I’ve been among those who have pointed out the theological weakness captured by such phrases of Protestant liberalism, “Open hearts, open minds, open doors,” or “open, progressive and inclusive.” These type phrases are filled with considerable cultural codes which say many things about many things, but precious little about the Christian gospel. But, perhaps we would do well to exegete some of our own signs and slogans.
A common evangelical sign which could be found across America might read something like this: “Traditional service, 8:30, contemporary 10:00, blended service, 11:30.” Next line: “Welcome – come as you are, no need to dress up.” Then, on the final line there will inevitably be some pithy gospel message. Let me share a few signs actually displayed outside evangelical churches: “Free Coffee, Everlasting Life – Yes, membership has its privileges.” Another sign reads, “Try Jesus – if you don’t like him, the Devil will take you back.” Also cited is this: “Walmart is not the only saving place.” A church near a busy highway put this sign up: “Keep using my name in vain – I’ll make the rush hour longer – God” Of course, if it is Christmas time, you will inevitably see the classic one, “Jesus is the Reason for the Season!”
If you think I am being unfair by citing these examples of public messaging, I suggest that the inside message is often not much different.
Evangelicalism is awash with the constant drumbeat message of informality, the assumed wisdom of consumerism, reliance on technology, love of entertainment, pursuit of comfort, materialism and personal autonomy – all held together by easy-to-swallow, pithy gospel statements. But, let’s push the pause button and do a little exegesis of ourselves, shall we?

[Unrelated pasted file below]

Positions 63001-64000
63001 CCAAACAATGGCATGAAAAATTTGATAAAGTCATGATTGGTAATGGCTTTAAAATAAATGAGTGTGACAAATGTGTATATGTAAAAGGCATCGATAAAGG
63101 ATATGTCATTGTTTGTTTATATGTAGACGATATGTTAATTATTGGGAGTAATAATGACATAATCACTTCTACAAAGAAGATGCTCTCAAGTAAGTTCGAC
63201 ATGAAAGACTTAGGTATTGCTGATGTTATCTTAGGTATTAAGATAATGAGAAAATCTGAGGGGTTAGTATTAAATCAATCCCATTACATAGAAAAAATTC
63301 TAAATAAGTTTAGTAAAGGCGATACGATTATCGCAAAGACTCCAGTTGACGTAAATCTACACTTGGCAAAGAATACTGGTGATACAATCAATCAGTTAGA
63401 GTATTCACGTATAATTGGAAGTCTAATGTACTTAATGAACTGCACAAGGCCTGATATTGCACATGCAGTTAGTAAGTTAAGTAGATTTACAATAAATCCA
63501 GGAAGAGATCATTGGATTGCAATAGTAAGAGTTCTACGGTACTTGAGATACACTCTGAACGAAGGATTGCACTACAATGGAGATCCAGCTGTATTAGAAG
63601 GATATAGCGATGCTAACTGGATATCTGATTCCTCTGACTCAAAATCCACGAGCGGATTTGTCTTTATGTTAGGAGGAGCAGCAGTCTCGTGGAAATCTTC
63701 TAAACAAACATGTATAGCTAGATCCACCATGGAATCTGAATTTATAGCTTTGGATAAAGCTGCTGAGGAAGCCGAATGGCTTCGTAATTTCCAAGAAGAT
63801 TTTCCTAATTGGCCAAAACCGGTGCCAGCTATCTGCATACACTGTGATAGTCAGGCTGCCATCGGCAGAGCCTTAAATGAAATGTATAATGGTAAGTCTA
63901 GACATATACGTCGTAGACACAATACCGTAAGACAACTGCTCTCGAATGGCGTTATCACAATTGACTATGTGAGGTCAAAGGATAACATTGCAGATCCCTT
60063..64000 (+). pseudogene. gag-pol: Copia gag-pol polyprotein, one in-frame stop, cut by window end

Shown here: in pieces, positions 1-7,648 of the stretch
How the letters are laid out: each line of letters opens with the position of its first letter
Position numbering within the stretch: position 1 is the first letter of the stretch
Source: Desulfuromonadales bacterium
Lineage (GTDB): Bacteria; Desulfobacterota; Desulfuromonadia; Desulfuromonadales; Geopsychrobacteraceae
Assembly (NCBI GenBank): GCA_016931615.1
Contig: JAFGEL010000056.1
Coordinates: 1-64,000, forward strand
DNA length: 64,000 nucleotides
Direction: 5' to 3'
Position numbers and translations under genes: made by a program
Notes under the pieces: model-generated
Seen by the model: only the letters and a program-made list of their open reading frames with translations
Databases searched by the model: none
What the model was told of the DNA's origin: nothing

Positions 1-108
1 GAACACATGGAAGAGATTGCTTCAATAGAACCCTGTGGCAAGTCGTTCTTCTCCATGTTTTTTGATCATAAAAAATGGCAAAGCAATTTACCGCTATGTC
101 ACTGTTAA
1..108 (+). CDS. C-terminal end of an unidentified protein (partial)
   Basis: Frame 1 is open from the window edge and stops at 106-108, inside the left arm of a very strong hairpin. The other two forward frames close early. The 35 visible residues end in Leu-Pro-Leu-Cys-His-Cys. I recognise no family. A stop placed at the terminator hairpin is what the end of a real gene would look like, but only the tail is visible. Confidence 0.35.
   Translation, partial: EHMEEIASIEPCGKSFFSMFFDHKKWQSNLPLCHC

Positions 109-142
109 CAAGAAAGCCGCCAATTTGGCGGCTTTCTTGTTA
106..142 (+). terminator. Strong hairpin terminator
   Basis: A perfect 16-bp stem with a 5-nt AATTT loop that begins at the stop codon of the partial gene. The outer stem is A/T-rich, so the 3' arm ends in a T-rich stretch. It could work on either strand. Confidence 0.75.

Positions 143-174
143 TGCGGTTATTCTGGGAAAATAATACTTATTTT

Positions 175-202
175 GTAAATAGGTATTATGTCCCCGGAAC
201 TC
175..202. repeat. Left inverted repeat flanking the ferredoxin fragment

(1) I don’t like that style of worship
The worship style choice lines reminds us how deeply we evangelicals have become commodified and “market driven.” Market driven language pervades contemporary evangelicalism at every turn. This democratizing spirit tacitly assumes that there are no higher points of reference for establishing the shape and practice of the church, ministry and worship than popular opinion and the will of the majority. The premise of all marketing is that the consumer’s needs are king, and the customer is always right – and yet, as David Wells has argued in God in the Wasteland, these are very points which the gospel refuses to concede. There are surely many good reasons for starting a separate contemporary worship service, but what concerns me is the lack of theological reflection about what just might be lost in the process.
Separating generations over worship just might be cutting the very relational tie between elder and younger which is so crucial for discipleship. Providing worship style options just might be reinforcing that worship is somehow “for us,”